April 15, 2011 at 2:09 PM ET
First there was the earthquake and tsunami in Sumatra in 2004. Chile was shaken and lashed violently a year ago. Japan is still reeling from the twin disasters on March 11. It seems as if the Earth has woken from a long slumber and is violently re-jiggering its plates. Is there any truth to the notion?
The question of megaquake clustering, which I explored in the days following the 9.0 earthquake and tsunami in Japan, was a hot topic of conversation Thursday at the Seismological Society of America's annual meeting in Memphis, Tenn., according to various media reports.
There, Charles Bufe, a seismologist retired from the U.S. Geological Survey in Denver, said the spate of recent megaquakes is very similar to a string of seven magnitude 8.5 or greater quakes that struck between 1950 and 1965. The intervening decades, he noted, were quiet.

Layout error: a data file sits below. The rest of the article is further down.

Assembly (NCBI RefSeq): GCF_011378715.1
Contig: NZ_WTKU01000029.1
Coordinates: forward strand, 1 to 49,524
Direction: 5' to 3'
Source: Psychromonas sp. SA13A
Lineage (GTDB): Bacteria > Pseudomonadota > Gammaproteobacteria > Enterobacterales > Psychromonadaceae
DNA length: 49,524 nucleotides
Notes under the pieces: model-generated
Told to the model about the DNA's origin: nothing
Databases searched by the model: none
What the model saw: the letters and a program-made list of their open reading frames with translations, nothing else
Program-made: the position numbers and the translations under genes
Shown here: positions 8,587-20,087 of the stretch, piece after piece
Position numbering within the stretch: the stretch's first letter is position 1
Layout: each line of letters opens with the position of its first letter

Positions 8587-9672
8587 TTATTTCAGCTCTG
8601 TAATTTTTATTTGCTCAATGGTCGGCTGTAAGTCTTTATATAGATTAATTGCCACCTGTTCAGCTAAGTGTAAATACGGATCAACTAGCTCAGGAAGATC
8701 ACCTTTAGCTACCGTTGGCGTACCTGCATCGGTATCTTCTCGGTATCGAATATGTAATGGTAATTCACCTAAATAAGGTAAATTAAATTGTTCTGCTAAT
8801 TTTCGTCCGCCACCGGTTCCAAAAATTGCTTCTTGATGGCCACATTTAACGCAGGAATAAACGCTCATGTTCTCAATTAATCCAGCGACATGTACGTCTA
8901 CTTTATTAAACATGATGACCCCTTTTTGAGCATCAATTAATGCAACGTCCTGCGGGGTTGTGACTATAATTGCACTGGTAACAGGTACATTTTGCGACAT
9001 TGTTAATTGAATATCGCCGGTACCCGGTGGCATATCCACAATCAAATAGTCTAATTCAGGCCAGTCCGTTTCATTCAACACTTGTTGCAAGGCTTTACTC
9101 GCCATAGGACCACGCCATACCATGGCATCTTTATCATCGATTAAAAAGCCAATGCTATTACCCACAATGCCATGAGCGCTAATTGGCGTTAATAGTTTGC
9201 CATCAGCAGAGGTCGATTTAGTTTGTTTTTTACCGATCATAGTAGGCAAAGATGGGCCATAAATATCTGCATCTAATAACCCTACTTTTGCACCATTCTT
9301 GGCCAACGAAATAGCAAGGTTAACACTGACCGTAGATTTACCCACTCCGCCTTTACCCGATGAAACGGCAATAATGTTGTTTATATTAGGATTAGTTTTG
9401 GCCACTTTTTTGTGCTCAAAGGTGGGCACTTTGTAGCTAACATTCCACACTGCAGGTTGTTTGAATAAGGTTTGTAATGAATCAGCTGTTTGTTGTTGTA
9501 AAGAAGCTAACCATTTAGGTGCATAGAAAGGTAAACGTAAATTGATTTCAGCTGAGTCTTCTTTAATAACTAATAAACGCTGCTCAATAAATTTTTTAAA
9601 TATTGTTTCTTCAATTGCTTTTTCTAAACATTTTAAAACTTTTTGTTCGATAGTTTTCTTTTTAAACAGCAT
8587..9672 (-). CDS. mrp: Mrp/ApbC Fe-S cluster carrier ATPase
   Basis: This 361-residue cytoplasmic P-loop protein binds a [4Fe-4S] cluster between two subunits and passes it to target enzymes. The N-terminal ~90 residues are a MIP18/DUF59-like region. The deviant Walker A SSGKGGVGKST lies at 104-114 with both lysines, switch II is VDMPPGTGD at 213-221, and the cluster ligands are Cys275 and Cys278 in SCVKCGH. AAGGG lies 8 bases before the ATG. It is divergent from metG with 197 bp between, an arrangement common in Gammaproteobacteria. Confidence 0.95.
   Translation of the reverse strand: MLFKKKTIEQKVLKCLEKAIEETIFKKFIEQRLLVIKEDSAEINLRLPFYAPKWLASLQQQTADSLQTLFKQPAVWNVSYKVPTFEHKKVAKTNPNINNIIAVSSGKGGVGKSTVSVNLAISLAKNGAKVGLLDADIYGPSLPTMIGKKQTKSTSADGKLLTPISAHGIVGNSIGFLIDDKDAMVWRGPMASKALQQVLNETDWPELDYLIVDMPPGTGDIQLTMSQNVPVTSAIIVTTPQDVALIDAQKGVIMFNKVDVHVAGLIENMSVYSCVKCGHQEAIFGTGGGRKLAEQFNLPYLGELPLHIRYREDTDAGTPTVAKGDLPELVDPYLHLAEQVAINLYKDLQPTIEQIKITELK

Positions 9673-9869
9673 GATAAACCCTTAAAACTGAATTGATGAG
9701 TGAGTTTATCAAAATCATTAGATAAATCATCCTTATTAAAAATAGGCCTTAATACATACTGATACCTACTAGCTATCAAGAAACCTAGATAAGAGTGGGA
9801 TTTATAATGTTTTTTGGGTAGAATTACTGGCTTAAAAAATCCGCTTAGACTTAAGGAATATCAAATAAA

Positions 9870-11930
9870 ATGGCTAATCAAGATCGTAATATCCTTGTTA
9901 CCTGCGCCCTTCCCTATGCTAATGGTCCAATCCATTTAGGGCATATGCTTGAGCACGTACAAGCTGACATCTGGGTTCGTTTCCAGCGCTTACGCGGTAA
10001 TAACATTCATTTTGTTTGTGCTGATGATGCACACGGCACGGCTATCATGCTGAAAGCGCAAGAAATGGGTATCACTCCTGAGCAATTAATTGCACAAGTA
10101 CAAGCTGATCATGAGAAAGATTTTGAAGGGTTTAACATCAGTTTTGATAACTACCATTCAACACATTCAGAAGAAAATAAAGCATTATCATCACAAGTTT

Bufe and USGS colleague David Perkins analyzed the clustering and concluded that it's unlikely just random. "It's very statistically significant," Bufe said, according to the Seattle Times. "We think we're in an increased hazard situation for these very large earthquakes."
According to their calculation, there's a 63 percent chance that another magnitude 9 or greater quake will strike somewhere in the world within the next six years. If these megaquakes are random, the chance is about 24 percent.
Other experts at the meeting, however, supported the notion that what seems like a clustering of megaquakes is really just random, except for clusters of aftershocks in the vicinity of the major rupture, such as those continuing in Japan.
For example, seismologist Andrew Michael, who's with the USGS in Menlo Park, Calif., announced at the meeting that he's examined databases for evidence of clustering and, as he told me in an email in March, found "there is no evidence of global large-earthquake clustering."
That said, scientists are far from being able to predict earthquakes and acknowledge there is much to learn about them. It's possible that entrenched ideas will be proven wrong, said Rick Aster (outgoing president of the seismological society), encouraging scientists to keep asking questions.
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